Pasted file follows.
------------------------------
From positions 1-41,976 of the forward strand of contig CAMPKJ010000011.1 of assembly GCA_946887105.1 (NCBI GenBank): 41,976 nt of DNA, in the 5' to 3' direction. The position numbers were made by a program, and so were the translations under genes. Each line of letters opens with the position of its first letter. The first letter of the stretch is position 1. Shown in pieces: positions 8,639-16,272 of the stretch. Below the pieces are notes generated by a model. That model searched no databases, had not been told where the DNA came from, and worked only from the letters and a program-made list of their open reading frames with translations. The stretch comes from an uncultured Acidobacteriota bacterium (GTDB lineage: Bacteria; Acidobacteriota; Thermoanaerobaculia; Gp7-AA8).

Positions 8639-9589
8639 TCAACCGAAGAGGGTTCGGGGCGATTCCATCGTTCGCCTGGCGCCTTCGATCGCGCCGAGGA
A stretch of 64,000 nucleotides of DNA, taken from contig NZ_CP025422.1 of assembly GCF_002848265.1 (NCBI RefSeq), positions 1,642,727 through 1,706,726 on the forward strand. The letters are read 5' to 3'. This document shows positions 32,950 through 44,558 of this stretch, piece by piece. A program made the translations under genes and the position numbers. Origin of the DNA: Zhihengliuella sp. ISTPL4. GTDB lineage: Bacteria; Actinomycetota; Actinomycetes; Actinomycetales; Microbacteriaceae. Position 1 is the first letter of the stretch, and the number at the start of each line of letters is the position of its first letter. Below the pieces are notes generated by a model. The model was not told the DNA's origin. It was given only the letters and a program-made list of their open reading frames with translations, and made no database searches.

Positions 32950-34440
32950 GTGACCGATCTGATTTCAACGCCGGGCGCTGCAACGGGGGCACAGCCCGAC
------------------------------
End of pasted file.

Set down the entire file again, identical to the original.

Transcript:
From positions 1-41,976 of the forward strand of contig CAMPKJ010000011.1 of assembly GCA_946887105.1 (NCBI GenBank): 41,976 nt of DNA, in the 5' to 3' direction. The position numbers were made by a program, and so were the translations under genes. Each line of letters opens with the position of its first letter. The first letter of the stretch is position 1. Shown in pieces: positions 8,639-16,272 of the stretch. Below the pieces are notes generated by a model. That model searched no databases, had not been told where the DNA came from, and worked only from the letters and a program-made list of their open reading frames with translations. The stretch comes from an uncultured Acidobacteriota bacterium (GTDB lineage: Bacteria; Acidobacteriota; Thermoanaerobaculia; Gp7-AA8).

Positions 8639-9589
8639 TCAACCGAAGAGGGTTCGGGGCGATTCCATCGTTCGCCTGGCGCCTTCGATCGCGCCGAGGA
A stretch of 64,000 nucleotides of DNA, taken from contig NZ_CP025422.1 of assembly GCF_002848265.1 (NCBI RefSeq), positions 1,642,727 through 1,706,726 on the forward strand. The letters are read 5' to 3'. This document shows positions 32,950 through 44,558 of this stretch, piece by piece. A program made the translations under genes and the position numbers. Origin of the DNA: Zhihengliuella sp. ISTPL4. GTDB lineage: Bacteria; Actinomycetota; Actinomycetes; Actinomycetales; Microbacteriaceae. Position 1 is the first letter of the stretch, and the number at the start of each line of letters is the position of its first letter. Below the pieces are notes generated by a model. The model was not told the DNA's origin. It was given only the letters and a program-made list of their open reading frames with translations, and made no database searches.

Positions 32950-34440
32950 GTGACCGATCTGATTTCAACGCCGGGCGCTGCAACGGGGGCACAGCCCGAC